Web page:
13 September — Crater Lake NP

We can’t wait to finally see the lake since we didn’t get to see it last year due to fog. It is supposed to take your breath away! The lake was formed from the collapse of Mount Mazama after a major eruption about 5700 B.C. It is the deepest lake in the US and it is only fed by rain and snow (no rivers or streams). The lake is considered the cleanest large body of water in the world.

So off we go! As we drive up the mountain we begin to see that there is LOTS of haze. But surely not enough to obscure the lake! The stop at the first viewpoint dashes our hopes; there is a faint blue under the haze but that’s all. We later find out that the haze is actually smoke from 2 fires. It appears there is no hope for us to see Crater Lake.

Crater Lake Smoke
Crater Lake Smoke

The couple at the Lava Beds campground told me to not miss The Pinnacles. It’s about a 7 mile drive off the main road. Maybe that will save the day! The road was just recently paved but it is already a mess! I have to drive slowly and look ahead for big dips and huge potholes. In the end it IS worth it. What a sight! There are lots of 100 foot “spires” on the sides of the gorge. They are “fossil fumaroles” where volcanic gases rose up through a layer of volcanic ash, cementing the ash into solid rock.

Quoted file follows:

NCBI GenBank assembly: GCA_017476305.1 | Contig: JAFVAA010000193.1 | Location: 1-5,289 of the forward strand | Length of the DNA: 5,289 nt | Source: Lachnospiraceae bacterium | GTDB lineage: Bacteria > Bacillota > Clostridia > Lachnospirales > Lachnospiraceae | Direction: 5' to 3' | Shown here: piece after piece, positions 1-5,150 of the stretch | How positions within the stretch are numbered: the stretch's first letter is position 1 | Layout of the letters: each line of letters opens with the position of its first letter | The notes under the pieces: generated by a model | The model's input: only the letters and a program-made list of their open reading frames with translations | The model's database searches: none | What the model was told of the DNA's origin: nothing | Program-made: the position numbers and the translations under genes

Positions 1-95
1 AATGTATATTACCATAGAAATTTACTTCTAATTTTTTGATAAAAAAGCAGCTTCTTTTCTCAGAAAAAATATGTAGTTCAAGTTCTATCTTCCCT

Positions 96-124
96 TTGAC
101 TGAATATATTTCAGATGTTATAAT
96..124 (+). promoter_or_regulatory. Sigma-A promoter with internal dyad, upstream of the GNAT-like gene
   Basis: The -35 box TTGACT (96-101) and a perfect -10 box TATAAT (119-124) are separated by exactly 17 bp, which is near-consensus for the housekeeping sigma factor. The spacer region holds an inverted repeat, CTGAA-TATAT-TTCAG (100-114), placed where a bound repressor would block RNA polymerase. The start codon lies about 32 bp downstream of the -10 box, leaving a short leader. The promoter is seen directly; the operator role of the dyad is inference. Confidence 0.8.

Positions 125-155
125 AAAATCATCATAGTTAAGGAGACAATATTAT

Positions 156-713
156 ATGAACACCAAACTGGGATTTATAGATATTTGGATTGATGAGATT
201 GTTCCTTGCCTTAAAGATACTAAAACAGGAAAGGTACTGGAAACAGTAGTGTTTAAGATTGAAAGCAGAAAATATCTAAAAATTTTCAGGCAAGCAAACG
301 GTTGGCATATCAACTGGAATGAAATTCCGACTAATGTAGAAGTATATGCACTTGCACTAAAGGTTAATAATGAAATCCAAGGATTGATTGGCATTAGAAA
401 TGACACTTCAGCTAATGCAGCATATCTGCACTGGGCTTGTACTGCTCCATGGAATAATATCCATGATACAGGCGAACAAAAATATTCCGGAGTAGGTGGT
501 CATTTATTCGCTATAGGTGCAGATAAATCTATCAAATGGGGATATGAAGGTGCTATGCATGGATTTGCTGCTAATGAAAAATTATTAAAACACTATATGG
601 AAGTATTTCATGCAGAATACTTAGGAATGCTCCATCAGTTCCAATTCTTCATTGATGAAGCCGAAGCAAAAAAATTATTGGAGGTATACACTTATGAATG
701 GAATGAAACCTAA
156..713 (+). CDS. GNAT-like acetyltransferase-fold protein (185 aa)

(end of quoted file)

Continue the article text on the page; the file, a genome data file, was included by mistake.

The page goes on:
Pinnacles
Pinnacles

We arrive back at camp in time for a light lunch. We will relax and watch the couple across from us pack and repack their truck like busy little bees.

Dinner will be a one-skillet meal from leftovers a la Howard. Tomorrow we arrive in Ashland!

12 September — Lava Beds NM to Crater Lake NP